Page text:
An Adventure Under the Streets of Odessa

When a person travels a lot, many of the available attractions can become quite monotonous. It may seem that after a while, all the museums start to look the same, the monuments are all attributed to the same thing and nothing is really all that interesting anymore. Well, if you’ve reached that place in your travels to Ukraine, there’s nothing like a visit to the Museum of Partisan Glory to leave you feeling wide awake.


When one mentions the word ‘catacombs’, most people immediately think of Rome. But the Museum of Partisan Glory is not situated in Rome, it’s situated under the streets of Odessa, Ukraine. Not many people are aware that there are about 1000 km (620 miles) of tunnels lying beneath the city of Odessa. Apparently the majority of these tunnels were quarried out for building purposes during the 19th century. However, they have since played several interesting roles in the history of the city and her people. Though these catacombs were not used to bury the dead, they certainly are deathly silent and dark and you may well find the hair standing up on the back of your neck on more than one occasion.

The Museum of Partisan Glory in Ukraine originally had a very noble purpose, as it played a role in the construction of the city above. However, not long after they had been abandoned by the workmen, they became a hiding place for smugglers and revolutionaries. During WWII they gained their most famous role as a hideout for WWII partisans, or resistance fighters, after which the catacombs are now named. Much like a normal museum, various artifacts have been left in the tombs to document the way of life of people at the time. However, unlike most other museums, the exhibits are given an eerie edge by the complete blackness that surrounds them. As one examines an old underground kitchen, it isn’t easy to imagine people scuffling around in the dimly lit gloom of the tunnels going about their daily business. A grain grinding stone and other artifacts help you to etch out an idea of the sort of lives they must have lived. Hidden in the depths of the earth, the silence in these catacombs can be deafening. Indeed, it is not difficult to imagine that if the lights were to go out, you might “feel” another, more eerie presence in the tunnels with you. An startling sign painted onto the walls indicates the strength of the feelings of those who once hid in these tunnels and preyed on the Nazis – It says: ‘Blood for Blood’.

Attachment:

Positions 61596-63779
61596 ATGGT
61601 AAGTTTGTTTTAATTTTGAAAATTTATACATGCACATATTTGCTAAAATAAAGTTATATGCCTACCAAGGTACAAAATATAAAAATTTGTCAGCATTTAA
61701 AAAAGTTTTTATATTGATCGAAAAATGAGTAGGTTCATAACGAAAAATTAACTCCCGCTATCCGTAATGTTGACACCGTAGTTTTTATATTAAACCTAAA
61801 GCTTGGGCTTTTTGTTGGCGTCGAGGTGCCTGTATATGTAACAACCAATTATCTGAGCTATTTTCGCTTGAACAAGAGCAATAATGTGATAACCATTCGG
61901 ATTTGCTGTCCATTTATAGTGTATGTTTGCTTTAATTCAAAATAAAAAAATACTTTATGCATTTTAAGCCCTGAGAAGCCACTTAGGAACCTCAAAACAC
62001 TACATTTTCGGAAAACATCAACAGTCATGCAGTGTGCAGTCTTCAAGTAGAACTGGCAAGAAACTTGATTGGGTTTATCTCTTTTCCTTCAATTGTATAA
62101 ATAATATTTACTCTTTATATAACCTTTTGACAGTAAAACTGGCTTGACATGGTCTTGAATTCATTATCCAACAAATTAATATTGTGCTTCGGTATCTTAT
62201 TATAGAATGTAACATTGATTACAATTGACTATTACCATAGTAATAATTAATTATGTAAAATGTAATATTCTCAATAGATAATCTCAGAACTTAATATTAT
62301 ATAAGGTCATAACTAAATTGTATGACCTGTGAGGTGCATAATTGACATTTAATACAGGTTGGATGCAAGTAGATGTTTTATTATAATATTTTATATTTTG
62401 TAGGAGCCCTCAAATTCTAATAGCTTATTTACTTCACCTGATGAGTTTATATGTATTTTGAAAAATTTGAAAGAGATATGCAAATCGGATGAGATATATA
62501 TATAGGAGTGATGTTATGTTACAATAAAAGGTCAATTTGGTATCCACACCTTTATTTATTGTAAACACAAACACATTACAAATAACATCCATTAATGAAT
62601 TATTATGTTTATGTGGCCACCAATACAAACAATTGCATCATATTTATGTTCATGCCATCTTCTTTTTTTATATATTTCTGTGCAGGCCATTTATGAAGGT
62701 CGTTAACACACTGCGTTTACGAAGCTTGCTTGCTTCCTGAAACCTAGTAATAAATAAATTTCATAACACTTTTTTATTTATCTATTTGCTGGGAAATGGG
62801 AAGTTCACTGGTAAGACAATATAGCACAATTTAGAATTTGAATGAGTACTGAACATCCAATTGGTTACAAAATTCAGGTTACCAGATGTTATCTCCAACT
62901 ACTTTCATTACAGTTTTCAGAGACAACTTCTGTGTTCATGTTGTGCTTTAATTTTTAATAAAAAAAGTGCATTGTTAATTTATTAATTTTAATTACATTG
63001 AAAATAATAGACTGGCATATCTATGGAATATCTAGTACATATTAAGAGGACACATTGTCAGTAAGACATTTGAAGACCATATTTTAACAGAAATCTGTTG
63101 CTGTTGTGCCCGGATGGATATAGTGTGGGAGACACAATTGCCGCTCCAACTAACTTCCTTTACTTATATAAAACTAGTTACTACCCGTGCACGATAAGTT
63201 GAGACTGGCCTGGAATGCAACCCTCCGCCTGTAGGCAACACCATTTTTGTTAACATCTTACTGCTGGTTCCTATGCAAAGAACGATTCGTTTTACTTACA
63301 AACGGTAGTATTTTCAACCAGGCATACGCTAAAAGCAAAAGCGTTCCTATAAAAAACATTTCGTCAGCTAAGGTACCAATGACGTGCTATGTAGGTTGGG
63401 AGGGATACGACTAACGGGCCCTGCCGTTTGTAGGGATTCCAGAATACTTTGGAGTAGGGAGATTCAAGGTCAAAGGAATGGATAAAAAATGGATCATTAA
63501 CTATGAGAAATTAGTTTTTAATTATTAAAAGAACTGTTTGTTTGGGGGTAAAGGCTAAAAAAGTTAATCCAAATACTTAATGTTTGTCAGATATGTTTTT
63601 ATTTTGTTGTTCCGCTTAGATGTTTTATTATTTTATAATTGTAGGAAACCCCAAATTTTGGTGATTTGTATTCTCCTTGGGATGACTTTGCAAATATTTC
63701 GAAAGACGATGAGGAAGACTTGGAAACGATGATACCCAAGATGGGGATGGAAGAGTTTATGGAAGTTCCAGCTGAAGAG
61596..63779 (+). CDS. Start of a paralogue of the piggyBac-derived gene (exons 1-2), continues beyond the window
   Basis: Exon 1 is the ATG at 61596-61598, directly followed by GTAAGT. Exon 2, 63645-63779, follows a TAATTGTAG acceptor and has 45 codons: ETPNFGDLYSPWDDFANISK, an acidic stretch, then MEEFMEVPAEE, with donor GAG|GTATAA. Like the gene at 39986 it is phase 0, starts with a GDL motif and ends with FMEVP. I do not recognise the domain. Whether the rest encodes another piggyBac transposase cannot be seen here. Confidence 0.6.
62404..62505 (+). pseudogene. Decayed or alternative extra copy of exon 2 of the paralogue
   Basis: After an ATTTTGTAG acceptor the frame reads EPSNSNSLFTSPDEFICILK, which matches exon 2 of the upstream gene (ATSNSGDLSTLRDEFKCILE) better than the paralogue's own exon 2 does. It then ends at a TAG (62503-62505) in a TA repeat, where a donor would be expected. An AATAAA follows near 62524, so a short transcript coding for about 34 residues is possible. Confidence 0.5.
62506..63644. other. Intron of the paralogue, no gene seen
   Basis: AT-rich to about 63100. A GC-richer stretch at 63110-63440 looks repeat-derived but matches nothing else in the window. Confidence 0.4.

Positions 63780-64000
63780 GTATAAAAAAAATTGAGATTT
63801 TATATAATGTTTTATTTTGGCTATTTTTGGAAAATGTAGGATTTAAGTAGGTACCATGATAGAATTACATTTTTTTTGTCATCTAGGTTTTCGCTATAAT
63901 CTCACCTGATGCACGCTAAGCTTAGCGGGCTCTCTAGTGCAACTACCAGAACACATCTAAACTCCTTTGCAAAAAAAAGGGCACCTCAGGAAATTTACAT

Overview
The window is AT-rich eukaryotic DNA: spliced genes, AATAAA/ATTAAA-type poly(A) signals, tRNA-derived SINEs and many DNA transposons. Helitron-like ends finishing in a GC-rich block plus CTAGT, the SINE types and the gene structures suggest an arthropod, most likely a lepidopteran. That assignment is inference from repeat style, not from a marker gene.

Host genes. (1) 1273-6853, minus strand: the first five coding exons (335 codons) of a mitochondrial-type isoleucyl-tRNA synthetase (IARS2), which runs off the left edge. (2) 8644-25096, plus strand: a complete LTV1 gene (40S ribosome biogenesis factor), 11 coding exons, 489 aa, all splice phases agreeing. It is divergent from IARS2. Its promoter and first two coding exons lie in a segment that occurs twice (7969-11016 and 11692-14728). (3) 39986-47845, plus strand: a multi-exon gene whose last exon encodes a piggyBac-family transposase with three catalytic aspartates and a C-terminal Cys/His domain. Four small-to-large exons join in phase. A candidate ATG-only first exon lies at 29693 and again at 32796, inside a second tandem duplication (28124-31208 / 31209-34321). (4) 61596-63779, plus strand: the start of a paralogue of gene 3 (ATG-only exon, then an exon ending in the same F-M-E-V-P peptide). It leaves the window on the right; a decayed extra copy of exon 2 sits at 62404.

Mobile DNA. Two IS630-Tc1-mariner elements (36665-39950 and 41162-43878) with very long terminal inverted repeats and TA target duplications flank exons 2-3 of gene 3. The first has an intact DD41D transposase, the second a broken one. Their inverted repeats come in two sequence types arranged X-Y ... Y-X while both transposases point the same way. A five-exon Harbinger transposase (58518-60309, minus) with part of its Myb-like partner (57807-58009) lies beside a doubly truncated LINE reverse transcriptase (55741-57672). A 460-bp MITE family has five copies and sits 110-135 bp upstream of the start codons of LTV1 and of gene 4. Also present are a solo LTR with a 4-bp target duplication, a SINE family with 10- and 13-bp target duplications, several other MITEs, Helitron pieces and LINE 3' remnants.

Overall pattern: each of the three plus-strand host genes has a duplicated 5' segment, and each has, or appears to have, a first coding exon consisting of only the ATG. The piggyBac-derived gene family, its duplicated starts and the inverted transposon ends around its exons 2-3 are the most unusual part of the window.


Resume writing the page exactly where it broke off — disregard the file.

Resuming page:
The entrance to the Museum of Partisan Glory in Ukraine is located seven miles from Odessa near the Nerubayske village. It costs $30 per a person to enter and all tours are guided. If you’re in the mood for something a little different, make sure you don’t miss out on this great attraction. But be warned – claustrophobics should stay out!